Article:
Australia and Papua New Guinea have agreed to close the notorious detention camp on Manus Island. At a joint news conference, PNG’s James Marape and Australia’s Scott Morrison said they would establish a mutually workable timetable.
Six years ago, Australia opened two detention camps for refugees, one on Manus (in PNG’s Admiralty Islands), the other in the tiny island nation of Nauru. The facilities housed migrants who were intercepted at sea as they tried to reach Australia.
First labor, and then later conservative governments, declared that offshore camps deterred dangerous voyages in rickety vessels, and backed up the argument by vowing that seaborne migrants would never be allowed into Australia. Critics, including the United Nations, cited poor conditions, brutality and indifference, and said allowing refugees to languish without hope violated their human rights.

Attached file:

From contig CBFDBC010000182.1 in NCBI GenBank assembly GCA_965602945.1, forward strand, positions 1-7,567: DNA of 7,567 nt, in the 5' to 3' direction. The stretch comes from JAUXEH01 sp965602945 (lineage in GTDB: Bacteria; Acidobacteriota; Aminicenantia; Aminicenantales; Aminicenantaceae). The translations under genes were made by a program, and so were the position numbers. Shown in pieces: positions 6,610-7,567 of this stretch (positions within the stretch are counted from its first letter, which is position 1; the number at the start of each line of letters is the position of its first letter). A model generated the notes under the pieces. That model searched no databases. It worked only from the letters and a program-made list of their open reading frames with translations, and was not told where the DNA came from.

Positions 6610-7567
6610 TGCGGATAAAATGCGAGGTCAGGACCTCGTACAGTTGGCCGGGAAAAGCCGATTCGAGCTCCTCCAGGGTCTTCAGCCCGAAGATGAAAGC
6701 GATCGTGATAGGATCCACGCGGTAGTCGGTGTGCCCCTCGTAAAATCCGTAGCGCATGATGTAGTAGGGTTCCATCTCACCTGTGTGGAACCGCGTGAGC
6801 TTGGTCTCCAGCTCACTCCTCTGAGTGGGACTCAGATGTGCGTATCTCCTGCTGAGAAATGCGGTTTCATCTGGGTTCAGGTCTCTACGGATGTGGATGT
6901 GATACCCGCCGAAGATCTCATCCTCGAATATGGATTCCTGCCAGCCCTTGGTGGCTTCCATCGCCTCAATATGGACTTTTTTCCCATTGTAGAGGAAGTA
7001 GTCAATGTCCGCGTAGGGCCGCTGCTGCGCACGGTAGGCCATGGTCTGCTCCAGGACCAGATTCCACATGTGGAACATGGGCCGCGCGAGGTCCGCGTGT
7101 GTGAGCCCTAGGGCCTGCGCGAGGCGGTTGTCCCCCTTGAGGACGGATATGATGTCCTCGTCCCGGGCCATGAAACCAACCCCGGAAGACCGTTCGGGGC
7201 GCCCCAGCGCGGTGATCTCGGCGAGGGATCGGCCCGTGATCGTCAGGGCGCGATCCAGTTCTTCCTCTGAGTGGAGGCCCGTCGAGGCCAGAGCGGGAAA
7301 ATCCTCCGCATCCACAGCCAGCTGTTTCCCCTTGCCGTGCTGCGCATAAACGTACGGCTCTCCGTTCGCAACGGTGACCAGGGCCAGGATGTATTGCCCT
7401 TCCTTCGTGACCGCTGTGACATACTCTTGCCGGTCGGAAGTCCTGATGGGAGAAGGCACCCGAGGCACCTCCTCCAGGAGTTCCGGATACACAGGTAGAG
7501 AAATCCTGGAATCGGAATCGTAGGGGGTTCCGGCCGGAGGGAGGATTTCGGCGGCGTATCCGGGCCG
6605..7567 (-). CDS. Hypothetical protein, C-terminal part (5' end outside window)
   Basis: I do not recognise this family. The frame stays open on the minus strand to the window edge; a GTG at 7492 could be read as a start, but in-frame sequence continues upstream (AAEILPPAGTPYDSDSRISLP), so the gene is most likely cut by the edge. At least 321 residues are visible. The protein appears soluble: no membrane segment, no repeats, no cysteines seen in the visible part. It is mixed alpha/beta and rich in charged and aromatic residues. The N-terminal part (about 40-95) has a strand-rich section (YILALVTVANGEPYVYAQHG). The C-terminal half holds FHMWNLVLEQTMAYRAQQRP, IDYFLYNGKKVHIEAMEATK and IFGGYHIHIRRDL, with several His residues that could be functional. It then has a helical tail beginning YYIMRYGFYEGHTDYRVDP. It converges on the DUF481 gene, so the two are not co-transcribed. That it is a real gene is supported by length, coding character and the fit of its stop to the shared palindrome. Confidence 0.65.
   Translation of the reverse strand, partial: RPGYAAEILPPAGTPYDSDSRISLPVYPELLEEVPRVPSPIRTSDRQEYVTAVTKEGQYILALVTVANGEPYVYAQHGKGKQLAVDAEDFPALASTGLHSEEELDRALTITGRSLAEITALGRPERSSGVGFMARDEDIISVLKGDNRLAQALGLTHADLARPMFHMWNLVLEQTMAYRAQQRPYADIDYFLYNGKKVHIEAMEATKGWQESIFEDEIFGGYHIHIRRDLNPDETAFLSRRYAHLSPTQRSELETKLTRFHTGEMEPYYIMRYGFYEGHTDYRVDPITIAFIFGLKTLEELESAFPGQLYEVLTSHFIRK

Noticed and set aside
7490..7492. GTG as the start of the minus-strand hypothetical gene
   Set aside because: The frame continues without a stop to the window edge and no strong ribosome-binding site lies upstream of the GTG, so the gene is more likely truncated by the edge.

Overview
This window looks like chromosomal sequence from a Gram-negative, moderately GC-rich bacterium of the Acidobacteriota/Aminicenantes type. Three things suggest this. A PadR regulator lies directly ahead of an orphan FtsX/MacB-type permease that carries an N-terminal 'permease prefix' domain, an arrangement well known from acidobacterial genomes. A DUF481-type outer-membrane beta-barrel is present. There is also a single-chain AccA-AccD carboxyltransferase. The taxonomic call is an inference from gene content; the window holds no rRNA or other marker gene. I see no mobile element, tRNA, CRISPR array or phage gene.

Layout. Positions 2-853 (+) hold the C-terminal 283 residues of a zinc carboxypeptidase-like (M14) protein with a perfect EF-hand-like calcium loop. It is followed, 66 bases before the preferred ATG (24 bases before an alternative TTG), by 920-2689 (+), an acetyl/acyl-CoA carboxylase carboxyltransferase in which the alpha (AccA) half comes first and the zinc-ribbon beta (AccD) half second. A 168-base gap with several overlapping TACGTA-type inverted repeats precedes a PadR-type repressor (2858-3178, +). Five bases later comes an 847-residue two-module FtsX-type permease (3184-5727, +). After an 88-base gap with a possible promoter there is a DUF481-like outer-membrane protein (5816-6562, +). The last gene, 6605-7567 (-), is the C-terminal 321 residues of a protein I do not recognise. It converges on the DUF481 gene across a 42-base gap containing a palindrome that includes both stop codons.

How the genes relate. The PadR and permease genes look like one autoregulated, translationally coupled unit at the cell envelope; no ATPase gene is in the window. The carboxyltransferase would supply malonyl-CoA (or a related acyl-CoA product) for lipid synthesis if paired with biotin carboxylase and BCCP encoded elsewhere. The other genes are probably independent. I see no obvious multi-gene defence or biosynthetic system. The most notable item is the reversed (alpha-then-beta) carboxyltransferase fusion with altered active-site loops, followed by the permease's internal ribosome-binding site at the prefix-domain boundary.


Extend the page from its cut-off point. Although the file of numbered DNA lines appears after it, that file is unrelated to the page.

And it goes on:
There have been dozens of suicides.
Two years ago, Papua New Guinea’s Supreme Court ruled that holding men indefinitely without charge or trial violated the constitution and ordered the camp closed. The remaining men on Manus were relocated to what are termed “accommodation facilities.”
At the news conference, both Prime Ministers denied that “detention camps” even exist any longer; refugees who are locked up every night between six pm to six am called that a lie. Australian Greens Party senator Nick McKim, who was refused entry to one of the camps last week accused Prime Minister Morrison of using Orwellian language.
The Prime Ministers did not say when facilities may close or what will happen to the 450 men who currently live there, and the agreement does not cover the 400 or so men and women in Nauru.